The World Solidarity Forum has run, across the month of March 2018, a campaign to raise awareness about the many different kind of violences that women are subject to across the world. The goal was not just to remind people that much work is still needed to put a definitive end to such abuses but also to show what programs and activities are taking place that work in this direction.
Our campaign came to a coronation with the event that took place on the 27th March at the European Parliament in Brussels. The event, titled “Upholding the Rights of Women – Global Actions to Stop the Violence”and hosted by Mrs Mary Honeyball MEP, which we thank deeply for her and her team’s support, took the form of a panel conference aiming to highlight initiatives that are working to stop violence against women. Following a networking lunch for participants, the keynote speech was delivered by Mrs Marina Marchetti, Team Leader for unit B.1, in charge of gender and non-discrimination, at the Directorate General for International Development and Cooperation (DG DEVCO) of the European Commission.
Mrs Marchetti started her speech by introducing the audience to the work of DG DEVCO in the area of gender non-discrimination, specifically highlighting its focus on development’s work and the promotion of the rights of women in countries that are benefiting from development programs. A new, very important program in this area is the Spotlight Initiative: a collaboration between the European Union and the United Nations aiming to stop violence against women in many regions of the world. The Spotlight Initiative tackles issues like the exploitation of migrant workers, femicide, sexual and gender-based violence in Africa, Asia and Latin America. A great part of its work is prevention through education and dialogue with social counterparts. Mrs Marchetti remarked how the expertise of the UN was indispensable to ensure a real impact on the ground as well as to make sure governments and national authorities can work with it to realise the best outcome.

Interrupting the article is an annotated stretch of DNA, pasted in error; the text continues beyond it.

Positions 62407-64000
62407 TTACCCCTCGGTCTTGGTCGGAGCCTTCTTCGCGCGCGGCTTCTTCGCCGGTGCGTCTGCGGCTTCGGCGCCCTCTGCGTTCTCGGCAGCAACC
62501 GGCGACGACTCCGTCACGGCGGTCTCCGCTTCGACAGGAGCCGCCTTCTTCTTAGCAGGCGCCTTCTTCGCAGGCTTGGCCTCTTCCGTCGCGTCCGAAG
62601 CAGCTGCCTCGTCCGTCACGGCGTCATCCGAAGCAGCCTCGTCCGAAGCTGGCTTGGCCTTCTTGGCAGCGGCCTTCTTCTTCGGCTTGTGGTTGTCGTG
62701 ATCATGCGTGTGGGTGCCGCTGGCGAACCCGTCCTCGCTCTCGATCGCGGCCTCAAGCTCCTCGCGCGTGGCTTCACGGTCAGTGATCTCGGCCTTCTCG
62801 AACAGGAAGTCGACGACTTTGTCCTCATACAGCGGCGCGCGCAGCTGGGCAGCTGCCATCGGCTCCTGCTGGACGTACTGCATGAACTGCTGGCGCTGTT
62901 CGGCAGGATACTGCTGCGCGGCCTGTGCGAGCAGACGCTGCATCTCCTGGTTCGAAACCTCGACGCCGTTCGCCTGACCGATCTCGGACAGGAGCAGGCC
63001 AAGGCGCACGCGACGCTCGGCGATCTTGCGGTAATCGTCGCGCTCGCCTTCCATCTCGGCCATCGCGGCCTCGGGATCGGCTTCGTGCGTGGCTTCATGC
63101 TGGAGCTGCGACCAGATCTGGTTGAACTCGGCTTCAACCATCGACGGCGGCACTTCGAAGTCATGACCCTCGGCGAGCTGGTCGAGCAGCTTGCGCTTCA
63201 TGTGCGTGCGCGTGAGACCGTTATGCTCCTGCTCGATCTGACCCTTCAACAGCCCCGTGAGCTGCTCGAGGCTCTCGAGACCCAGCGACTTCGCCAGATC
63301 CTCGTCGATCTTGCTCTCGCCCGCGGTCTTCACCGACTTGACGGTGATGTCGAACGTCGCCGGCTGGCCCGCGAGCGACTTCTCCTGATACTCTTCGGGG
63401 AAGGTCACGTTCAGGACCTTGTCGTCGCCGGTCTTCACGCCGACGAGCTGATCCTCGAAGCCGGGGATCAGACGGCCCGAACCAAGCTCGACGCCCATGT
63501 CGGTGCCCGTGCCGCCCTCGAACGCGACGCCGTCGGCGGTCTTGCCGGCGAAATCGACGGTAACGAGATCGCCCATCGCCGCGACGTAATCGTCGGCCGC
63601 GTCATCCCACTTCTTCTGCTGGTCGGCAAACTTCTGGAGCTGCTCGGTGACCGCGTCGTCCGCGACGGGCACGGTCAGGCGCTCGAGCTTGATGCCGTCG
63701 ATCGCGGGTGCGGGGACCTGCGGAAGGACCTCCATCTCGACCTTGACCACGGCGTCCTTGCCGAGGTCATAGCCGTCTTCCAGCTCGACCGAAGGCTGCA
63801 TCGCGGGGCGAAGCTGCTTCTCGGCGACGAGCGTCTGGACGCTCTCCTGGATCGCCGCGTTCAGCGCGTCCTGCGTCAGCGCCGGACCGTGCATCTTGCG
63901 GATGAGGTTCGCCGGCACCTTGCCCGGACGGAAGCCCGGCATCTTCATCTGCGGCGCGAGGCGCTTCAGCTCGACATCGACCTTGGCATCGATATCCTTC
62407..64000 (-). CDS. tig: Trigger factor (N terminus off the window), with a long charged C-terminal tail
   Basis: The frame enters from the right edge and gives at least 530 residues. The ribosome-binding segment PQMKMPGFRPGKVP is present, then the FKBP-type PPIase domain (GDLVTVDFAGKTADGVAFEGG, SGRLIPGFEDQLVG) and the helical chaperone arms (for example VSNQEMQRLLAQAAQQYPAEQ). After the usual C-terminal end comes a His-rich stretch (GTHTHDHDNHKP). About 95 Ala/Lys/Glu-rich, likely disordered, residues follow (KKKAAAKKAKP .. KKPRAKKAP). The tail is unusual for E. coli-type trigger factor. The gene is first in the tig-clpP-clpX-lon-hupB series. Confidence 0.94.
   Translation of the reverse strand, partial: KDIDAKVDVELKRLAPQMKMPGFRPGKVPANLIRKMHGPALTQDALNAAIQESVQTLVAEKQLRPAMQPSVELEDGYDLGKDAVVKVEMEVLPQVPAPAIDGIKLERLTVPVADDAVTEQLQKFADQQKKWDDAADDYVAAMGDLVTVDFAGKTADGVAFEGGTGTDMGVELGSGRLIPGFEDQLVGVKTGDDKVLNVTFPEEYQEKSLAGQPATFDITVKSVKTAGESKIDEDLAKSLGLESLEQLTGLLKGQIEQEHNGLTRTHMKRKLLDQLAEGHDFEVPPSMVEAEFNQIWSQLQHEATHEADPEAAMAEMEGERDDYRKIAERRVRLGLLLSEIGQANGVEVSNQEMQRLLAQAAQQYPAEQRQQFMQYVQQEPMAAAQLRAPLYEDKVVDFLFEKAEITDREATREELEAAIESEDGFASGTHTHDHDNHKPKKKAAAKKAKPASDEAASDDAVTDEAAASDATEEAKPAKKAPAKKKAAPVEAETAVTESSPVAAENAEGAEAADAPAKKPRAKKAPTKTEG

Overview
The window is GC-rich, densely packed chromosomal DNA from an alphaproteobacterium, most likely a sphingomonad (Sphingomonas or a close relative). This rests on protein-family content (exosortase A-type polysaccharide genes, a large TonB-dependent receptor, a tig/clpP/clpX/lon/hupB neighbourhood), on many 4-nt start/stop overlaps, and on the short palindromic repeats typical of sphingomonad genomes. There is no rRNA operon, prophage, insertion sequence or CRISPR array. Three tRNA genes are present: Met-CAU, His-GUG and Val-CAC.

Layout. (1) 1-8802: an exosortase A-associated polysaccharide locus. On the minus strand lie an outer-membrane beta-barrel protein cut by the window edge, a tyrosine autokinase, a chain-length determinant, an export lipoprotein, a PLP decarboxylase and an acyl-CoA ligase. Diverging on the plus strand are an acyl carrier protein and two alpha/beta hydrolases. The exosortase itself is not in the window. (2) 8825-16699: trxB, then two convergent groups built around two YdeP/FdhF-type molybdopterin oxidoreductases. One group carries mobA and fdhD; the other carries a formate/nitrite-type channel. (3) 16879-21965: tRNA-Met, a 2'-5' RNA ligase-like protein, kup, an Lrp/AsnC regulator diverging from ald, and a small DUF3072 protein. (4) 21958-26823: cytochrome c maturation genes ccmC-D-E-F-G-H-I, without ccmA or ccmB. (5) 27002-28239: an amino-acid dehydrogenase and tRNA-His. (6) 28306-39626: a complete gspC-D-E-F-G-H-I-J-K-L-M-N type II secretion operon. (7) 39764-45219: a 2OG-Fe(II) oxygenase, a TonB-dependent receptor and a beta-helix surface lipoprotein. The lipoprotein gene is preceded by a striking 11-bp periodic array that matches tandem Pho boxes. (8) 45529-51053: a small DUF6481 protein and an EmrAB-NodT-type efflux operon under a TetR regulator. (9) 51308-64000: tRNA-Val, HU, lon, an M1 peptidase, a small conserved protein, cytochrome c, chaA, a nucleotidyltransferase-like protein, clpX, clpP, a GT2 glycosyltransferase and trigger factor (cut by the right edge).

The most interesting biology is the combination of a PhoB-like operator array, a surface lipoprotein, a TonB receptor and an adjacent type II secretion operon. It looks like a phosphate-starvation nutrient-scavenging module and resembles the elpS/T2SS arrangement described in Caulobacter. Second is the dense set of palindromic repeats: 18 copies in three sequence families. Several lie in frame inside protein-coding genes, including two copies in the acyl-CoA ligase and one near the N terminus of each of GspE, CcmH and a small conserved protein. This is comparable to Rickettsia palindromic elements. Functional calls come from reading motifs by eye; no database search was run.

Mrs Marchetti’s intervention was followed by a Q&A session that further tackled the impact of the work of DG DEVCO in the area, as well the limits of its political mandate. The following part of the conference’s program was a panel discussion: the first panellist to take the floor was Mrs Sinem Yilmaz, Coordinator in Brussels of the European Network of Migrant Women. She focused her presentation on what more needs to be done to address the many dangers and abuses faced by migrant women across their travel. From violence in their home country, that pushes them to migrate, to inadequate policies in countries of destination, including the EU, that make them completely vulnerable. She argued that current policies need to become more comprehensive as a gender blind approach clearly does not work.
Our second panellist was Mrs Shumaila Anwar, Human Rights Activist, Student in Conflict Resolution and Governance and Founder and Director of Shumaila’s Mothers. Mrs Anwar originally comes from the region of Jammu Kashmir, where violence against women is widespread. She reminded the audience of the situation on the ground where women are subject to domestic and sexual abuse and humiliation.This happens in the context of the conflict in the region, where violence against women is used as a tool to further oppress and divide the local population. This approach victimizes twice women, first by inflicting pain and then by ostracising them from their own community.
She remarked that women in the region are highly skilled and hard working, but that any initiative to support them has failed due to political resistance, and launched an appeal for the empowerment of these women. She plead the international community to intervene in the region more actively with programs that could stabilise the situation on the ground and protect from further abuses, referring to the Spotlight Initiative as one instrument that could greatly help.
The third and final panellist, Dr Angela Franz-Balsen, an expert in Gender Issues and Former Lecturer at the University of Lüneburg, analysed the social causes behind violence against women. She explored the concept of masculinity and its association, in its current form, to traits like aggressiveness and egocentrism. She argued that we are seeing a backlash of a chauvinistic approach as a reaction of a part of society to the emancipation and strengthening of women, as well as of other categories commonly victim of abuse, in recent years. Her conclusion was that the way to prevent such backlash and further violence is an open dialogue between genders that takes an holistic approach aiming to solve issues such as gender equality but also environmental sustainability. She applauded the Spotlight Initiative as it takes exactly an encompassing approach in tackling the issue of violence against women.
The event came to a conclusion with a second Q&A session that allowed for a fruitful dialogue between the audience and the panel who could discuss topics such as the role of feminism in a global, interconnected society, practical actions to be taken to protect migrant women when they arrive in Europe and what the international community can do to stop the violence in the region of Kashmir.